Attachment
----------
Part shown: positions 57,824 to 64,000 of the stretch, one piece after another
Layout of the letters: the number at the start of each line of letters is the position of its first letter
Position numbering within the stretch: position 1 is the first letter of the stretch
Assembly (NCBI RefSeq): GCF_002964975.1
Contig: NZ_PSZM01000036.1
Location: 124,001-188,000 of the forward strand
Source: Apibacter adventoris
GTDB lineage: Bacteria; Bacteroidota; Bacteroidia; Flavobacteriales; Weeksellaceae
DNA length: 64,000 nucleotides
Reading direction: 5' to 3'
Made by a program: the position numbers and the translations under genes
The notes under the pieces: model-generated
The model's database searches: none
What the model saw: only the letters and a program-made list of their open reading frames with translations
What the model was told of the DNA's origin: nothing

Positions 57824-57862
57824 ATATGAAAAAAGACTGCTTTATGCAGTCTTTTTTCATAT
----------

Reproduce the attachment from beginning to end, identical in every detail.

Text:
Part shown: positions 57,824 to 64,000 of the stretch, one piece after another
Layout of the letters: the number at the start of each line of letters is the position of its first letter
Position numbering within the stretch: position 1 is the first letter of the stretch
Assembly (NCBI RefSeq): GCF_002964975.1
Contig: NZ_PSZM01000036.1
Location: 124,001-188,000 of the forward strand
Source: Apibacter adventoris
GTDB lineage: Bacteria; Bacteroidota; Bacteroidia; Flavobacteriales; Weeksellaceae
DNA length: 64,000 nucleotides
Reading direction: 5' to 3'
Made by a program: the position numbers and the translations under genes
The notes under the pieces: model-generated
The model's database searches: none
What the model saw: only the letters and a program-made list of their open reading frames with translations
What the model was told of the DNA's origin: nothing

Positions 57824-57862
57824 ATATGAAAAAAGACTGCTTTATGCAGTCTTTTTTCATAT